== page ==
Rising abruptly from the desert floor, the Santa Rosa and San Jacinto Mountains National Monument reaches an elevation of 10,834 feet at the summit of Mount San Jacinto. Providing a picturesque backdrop to local communities, the National Monument significantly contributes to the Coachella Valley's lure as a popular resort and retirement community. It is also a desirable backcountry destination that can be accessed via trails from both the valley floor and the alpine village of Idyllwild.
The National Monument’s boundary encompasses about 280,000 acres, including 67,000 acres within the San Jacinto Ranger District of the San Bernardino National Forest, and 97,000 acres within the Bureau of Land Management’s California Desert Conservation Area. The National Monument includes two federal wilderness areas-- the Santa Rosa Wilderness and the San Jacinto Wilderness--as well as lands owned and administered by the Agua Caliente Band of Cahuilla Indians, California Department of Parks and Recreation, California Department of Fish and Wildlife, municipalities of the Coahella Valley, and private landowners.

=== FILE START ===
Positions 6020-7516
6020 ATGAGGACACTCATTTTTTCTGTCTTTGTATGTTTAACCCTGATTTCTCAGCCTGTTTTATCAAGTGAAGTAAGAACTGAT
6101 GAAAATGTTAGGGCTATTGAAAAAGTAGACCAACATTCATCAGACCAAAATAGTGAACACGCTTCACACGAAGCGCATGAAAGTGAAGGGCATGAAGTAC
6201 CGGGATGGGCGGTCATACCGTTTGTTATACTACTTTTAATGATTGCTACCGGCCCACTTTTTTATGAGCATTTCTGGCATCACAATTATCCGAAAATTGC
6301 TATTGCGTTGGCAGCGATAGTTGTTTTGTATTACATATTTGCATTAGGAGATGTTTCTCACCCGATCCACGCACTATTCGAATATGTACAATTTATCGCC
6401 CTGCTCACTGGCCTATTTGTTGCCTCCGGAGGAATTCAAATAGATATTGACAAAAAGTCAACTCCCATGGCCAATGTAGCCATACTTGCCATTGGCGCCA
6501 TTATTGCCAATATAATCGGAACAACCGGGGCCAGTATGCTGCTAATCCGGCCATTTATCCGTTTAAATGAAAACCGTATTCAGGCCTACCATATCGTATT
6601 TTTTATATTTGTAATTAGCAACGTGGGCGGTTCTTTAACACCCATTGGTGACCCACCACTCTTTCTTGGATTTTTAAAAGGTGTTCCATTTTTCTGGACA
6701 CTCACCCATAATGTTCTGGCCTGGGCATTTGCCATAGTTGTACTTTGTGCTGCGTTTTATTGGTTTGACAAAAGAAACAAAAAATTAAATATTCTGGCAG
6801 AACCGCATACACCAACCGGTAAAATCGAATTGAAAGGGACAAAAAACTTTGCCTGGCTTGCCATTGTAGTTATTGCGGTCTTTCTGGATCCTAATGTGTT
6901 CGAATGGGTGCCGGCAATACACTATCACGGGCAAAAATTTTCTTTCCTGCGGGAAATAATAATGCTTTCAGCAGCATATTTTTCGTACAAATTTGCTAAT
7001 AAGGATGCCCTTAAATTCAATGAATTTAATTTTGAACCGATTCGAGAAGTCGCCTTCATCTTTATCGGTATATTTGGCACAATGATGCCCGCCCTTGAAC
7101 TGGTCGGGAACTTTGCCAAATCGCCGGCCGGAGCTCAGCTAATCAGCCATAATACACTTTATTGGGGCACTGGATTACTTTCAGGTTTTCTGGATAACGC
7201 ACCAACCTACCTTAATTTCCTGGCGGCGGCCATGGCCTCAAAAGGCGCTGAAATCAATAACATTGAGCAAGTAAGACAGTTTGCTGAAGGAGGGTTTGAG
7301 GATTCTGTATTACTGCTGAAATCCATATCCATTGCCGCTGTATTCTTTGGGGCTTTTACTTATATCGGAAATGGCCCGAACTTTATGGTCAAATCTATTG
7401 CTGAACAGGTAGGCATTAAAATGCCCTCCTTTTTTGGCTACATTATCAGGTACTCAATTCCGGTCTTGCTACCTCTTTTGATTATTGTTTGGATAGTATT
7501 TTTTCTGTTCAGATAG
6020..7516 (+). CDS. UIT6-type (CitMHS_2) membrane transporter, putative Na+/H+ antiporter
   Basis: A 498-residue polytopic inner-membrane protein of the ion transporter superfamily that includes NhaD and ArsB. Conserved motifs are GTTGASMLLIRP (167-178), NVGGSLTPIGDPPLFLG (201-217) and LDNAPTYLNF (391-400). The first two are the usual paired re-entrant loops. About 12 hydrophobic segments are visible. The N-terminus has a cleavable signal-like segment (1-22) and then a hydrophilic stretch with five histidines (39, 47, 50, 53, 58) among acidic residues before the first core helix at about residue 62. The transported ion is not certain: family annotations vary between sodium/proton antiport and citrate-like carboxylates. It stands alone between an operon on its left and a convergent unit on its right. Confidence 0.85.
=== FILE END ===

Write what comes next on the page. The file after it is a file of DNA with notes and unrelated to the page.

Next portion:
The Santa Rosa and San Jacinto Mountains National Monument was established by an Act of Congress on October 24, 2000 "in order to preserve the nationally significant biological, cultural, recreational, geological, educational, and scientific values found in the Santa Rosa and San Jacinto Mountains and to secure now and for future generations the opportunity to experience and enjoy the magnificent vistas, wildlife, land forms, and natural and cultural resources in these mountains and to recreate therein" (Public Law 106-351). Establishment of the National Monument reflects the vision of local citizens and national leaders to ensure this special landscape is protected for all time.